Having completed the majority of the demolition we were still staring at a house full of tile. So far we had been able to:
- Remove all carpeting (Part 1 of our Demolition)
- Strip any walls that would need to be worked on (electrical, A/V, etc…) (Part 1 of our Demolition)
- Remove (and try to save) the kitchen cabinets (Part 2 of our Demolition)
- Remove the Kitchen’s Dropped Ceiling and Adjoining Walls (Part 3 of our Demolition)
If you recall the house had wall to wall carpeting. While this might be a bonus for some, it definitely wasn’t for us. In order to install new tiles, and even floating laminate flooring to be honest, it is always best to reach the home’s original floor. This serves a number of purposes.
First and foremost, you’re losing height because of multiple floor installations. Granted, if your home’s ceilings are 14’ tall, an extra couple of inches might not matter. However, since we have 8’ ceiling, a couple of inches is definitely noticeable.
Additionally, if you install a tile floor over another tile floor you’ll run into two issues. First the thinset will not want to naturally adhere to a top tile surface. In order for the thinset to grab the surface it needs to have some roughed in texture. If your surface happens to be a smooth tile, then clearly you are not maximizing the bond, which can lead to your new tile floor coming loose. Secondly, by installing a tile over another tile, any cracking of the bottom layer can lead to cracks above. Ultimately it will be in your best interest to reach a solid foundation before installing new tiles.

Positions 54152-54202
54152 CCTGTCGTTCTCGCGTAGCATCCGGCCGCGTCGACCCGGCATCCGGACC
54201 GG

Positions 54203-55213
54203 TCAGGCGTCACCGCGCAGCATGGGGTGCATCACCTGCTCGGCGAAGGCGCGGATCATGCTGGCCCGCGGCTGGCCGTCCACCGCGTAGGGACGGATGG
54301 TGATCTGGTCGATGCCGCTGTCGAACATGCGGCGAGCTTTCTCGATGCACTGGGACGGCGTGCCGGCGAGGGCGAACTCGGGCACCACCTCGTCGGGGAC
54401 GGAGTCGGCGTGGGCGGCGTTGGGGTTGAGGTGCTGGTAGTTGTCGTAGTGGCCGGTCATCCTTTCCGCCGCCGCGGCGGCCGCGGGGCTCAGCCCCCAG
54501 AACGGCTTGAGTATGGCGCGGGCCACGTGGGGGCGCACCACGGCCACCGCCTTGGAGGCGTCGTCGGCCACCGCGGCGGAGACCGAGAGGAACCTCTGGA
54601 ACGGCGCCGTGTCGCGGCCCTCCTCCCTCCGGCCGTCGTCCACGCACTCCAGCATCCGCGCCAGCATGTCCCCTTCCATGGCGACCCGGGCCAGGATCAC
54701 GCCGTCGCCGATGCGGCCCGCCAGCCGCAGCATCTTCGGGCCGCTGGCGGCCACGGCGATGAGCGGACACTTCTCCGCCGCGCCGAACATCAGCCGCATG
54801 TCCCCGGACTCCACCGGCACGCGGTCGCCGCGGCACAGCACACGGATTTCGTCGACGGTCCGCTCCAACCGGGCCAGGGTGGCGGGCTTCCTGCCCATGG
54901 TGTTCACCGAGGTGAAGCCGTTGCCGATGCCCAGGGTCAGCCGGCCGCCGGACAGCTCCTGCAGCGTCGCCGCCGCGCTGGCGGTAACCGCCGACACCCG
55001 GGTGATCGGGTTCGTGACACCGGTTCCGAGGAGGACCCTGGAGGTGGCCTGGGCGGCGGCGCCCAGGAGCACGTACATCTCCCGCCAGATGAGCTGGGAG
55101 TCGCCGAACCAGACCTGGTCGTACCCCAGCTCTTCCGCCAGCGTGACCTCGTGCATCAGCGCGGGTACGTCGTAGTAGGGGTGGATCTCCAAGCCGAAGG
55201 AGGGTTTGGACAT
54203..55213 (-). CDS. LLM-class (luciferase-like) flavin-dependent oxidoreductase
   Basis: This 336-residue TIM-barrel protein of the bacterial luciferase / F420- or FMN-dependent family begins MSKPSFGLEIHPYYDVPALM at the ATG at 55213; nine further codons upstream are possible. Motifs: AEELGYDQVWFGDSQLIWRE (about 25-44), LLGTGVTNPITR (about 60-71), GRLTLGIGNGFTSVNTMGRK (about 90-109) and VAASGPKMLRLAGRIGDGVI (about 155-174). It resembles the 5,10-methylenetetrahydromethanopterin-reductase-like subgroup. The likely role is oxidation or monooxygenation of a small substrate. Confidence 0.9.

Now, if you’ve never done it before, removing tile is quite simple. You can either slide under it and pop it up or basically smash it into little pieces. The whole point is to knock it loose from the thinset, which is the light concrete material that attaches the tile to the floor underneath. You’ll also have to remove the thinset while you’re at it so you can end up at the original solid floor.
We ended up using a very large metal bar. For the life of me I don’t know what the original purpose of the bar was but it is about 6-feet long and pointed at the end like a flat head screwdriver. It’s also very heavy. After removing a couple of tiles with a sledgehammer I would slide the metal bar under the floor and pop up the remaining tiles, sometimes three or four at a time.
This unfortunately is where you are going to run into an issue. If you’re just doing a room, no problem. You can get rid of a couple hundred pounds of tile easily. Just throw it into the back of any car and take it to the dump. A whole house though? I’d be going to the dump for the next two weeks. It quickly dawned upon us then that we’d have to rent a dumpster. The issue with renting a dumpster though is they are large. Far too large for just removing tile. As such we decided to bump up one of our other projects, tearing down the gazebo in the backyard. This way we can take advantage of renting out a single dumpster and really pack it full.
In our next installment we’ll rent a dumpster, completely demolish our rotting safety hazard of a gazebo, and reach a point where one can say that the demolition was a general success.
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